Red Ribbon Week allows people to commit to drug prevention and education during October, National Substance Abuse Prevention Month; addiction experts Dr. Joseph Shrand and Anne Brown on how it’s up to friends, family of suspected addicts to get their loved one help.
October is National Substance Abuse Prevention Month – a time to increase awareness of the dangers of alcohol and drugs, particularly focusing on kids, and to provide a strong support system for those children so they don’t fall victim to substances.
Red Ribbon Week, the oldest and largest drug prevention campaign in the United States, began Saturday and will run through Sunday, Oct. 30. Red Ribbon Week serves as a vehicle for communities and individuals to commit to further drug prevention and education and a personal commitment to live drug free lives. The week also commemorates Drug Enforcement Agency Special Agent Enrique “Kiki” Camarena, who died at the hands of drug traffickers in Mexico while fighting the battle against illegal drugs.
“The damage done by drugs is felt far beyond the millions of Americans with diagnosable substance abuse or dependence problems countless families and communities also live with the pain and heartbreak it causes,” President Obama said in announcing October National Substance Abuse Prevention Month. “Relationships are destroyed, crime and violence blight communities, and dreams are shattered. Substance abuse touches every sector of our society, straining our health care and criminal justice systems.”
Dr. Joseph Shrand, a psychiatrist who focuses on issues relating to addiction, bullying and at-risk behaviors, and who serves as the Medical Director of CASTLE (Clean and Sober Teens Living Empowered), says addiction is not a crime but can lead to them.
“When a person who is addicted to drugs or alcohol wants to get high, no person can stand in their way. Their brain is held hostage by drugs. Just as a terrorist can hijack a plane, drugs and alcohol can hijack a brain,” he says.
So how does a person stop using? With the help of all of us, Dr. Shrand says.
“Like stolen jewelry, it is the person on drugs who has been taken from us. The path to their sobriety is through us, and a deeper understanding of the brain that craves drugs and alcohol at that moment more than the companionship of another human. But only at that moment. In the vast array of time, those other thousands of moments are filled with a longing to reconnect to the people taken by the addiction. It is through the fellowship of others that true healing can begin. But to do this we must all remember that addiction itself is not a crime, not a moral issue, not a simply bad choice by a bad person who should be shown no compassion. That is the true crime, as we turn our backs on those challenged by drugs and alcohol as if they were pariahs.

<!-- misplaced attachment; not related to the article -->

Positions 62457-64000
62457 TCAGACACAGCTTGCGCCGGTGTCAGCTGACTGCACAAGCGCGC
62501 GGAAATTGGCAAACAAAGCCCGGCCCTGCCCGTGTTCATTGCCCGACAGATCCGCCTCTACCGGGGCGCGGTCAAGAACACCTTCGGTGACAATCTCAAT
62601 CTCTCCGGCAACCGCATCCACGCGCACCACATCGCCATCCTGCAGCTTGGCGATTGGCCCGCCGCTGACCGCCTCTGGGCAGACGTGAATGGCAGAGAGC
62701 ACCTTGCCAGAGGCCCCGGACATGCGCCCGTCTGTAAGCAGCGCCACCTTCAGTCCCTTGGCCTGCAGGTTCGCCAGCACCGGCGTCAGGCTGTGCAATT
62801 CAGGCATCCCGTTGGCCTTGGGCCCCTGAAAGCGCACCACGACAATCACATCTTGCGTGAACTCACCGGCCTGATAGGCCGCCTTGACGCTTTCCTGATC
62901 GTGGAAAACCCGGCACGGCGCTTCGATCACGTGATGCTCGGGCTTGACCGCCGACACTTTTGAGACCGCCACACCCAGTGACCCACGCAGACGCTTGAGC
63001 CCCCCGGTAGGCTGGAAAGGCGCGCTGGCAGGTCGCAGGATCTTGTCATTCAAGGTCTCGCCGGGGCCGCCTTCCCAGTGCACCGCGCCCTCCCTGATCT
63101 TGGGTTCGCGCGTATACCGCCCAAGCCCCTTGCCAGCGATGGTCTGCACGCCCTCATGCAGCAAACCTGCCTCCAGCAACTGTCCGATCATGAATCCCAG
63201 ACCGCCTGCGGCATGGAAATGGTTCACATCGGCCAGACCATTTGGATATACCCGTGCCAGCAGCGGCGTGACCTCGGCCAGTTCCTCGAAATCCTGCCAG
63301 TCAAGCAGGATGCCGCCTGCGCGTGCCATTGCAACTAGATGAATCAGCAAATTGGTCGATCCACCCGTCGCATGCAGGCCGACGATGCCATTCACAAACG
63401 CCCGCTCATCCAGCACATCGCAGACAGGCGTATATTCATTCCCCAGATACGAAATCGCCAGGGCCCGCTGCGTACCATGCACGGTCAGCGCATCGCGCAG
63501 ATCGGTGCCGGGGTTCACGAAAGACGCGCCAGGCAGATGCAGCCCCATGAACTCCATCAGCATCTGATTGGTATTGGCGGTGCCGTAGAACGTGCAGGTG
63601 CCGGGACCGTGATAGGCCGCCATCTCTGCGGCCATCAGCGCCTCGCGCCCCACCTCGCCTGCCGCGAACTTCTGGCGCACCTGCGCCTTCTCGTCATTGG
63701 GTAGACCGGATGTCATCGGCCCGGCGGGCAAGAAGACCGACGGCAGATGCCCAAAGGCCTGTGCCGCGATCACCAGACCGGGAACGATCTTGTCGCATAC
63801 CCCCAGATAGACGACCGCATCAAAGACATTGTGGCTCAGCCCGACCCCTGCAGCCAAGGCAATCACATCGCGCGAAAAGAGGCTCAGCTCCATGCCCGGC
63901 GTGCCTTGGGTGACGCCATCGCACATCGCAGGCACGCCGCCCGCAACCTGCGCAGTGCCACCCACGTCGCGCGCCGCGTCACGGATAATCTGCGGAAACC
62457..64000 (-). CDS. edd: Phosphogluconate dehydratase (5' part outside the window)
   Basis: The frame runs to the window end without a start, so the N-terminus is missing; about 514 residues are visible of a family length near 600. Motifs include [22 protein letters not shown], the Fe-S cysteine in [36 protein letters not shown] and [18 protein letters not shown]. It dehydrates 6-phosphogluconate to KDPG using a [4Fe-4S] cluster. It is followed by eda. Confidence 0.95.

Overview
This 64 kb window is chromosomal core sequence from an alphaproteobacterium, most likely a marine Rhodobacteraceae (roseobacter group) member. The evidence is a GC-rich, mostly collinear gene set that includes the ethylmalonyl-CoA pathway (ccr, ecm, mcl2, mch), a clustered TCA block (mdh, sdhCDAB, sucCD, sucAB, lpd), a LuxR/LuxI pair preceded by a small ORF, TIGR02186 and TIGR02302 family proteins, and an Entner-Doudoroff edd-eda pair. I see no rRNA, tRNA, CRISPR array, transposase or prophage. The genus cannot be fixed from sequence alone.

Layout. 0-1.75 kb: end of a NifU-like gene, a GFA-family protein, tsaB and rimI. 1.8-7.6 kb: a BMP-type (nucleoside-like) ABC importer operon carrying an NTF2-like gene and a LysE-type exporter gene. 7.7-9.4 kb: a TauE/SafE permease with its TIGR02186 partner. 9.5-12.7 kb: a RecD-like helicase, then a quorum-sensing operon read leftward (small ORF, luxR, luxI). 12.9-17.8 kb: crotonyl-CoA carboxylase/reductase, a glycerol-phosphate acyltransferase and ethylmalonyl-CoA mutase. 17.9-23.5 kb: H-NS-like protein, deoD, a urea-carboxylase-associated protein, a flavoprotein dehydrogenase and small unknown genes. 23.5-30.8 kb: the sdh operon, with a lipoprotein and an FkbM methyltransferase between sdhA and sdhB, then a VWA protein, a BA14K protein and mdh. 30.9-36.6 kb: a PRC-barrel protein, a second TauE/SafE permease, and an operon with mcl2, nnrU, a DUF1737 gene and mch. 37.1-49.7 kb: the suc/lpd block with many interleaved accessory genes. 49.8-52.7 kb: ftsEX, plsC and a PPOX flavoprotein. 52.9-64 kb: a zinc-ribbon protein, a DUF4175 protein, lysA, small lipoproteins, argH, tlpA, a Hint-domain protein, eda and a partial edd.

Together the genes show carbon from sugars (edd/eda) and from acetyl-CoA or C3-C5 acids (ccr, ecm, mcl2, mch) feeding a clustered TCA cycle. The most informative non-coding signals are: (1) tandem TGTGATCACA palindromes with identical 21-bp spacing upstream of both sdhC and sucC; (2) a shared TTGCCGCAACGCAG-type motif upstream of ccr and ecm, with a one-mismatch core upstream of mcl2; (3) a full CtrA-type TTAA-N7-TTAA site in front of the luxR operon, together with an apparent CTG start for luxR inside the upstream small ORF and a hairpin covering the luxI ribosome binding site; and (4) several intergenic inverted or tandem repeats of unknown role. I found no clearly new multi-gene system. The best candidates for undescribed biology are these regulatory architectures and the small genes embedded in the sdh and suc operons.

“Getting sober is not just a question of willpower, but of a shared will to empower. Together we can and will change the idea that we have a war on drugs. Drugs have declared war on the brains of those we love, and we must not abandon the soldiers who fight their own battles every day. Together we can and will recover the most precious jewel of all that has been stolen: the people we love. The people we work with. The people we live with. And the people made strangers to us all through drugs and alcohol.”
Anne Brown, PhD, RNCS of Aspen Progressive Addiction Solutions and who is in private practice specializing in addictions, couples and families, agreed, stressing that it is incumbent upon family and friends to intervene with a loved one who is suspected of abusing drugs or alcohol, and to get them some help.
“The call to action really is for the loved ones, because that’s usually how someone stops,” Brown says. “For someone to stop pretending their friends, their loved ones, their parents, their husband, their wife, is not in trouble.
“Be aware of somebody that you love because it’s such a tearing thing to sit down with them and say ‘I’m really concerned, you appear to be out of control. You need to get some help.'”
Brown, the author of Developing Your Backbone: The Science of saying NO said that nine times out of 10, patients that come to her for help say no one has ever approached or confronted them about their addiction.
“If you’re not talking to that person, then you’re participating in enabling,” she says. “It really is about getting a backbone – regardless if someone yells at you.”
For related stories on genConnect:
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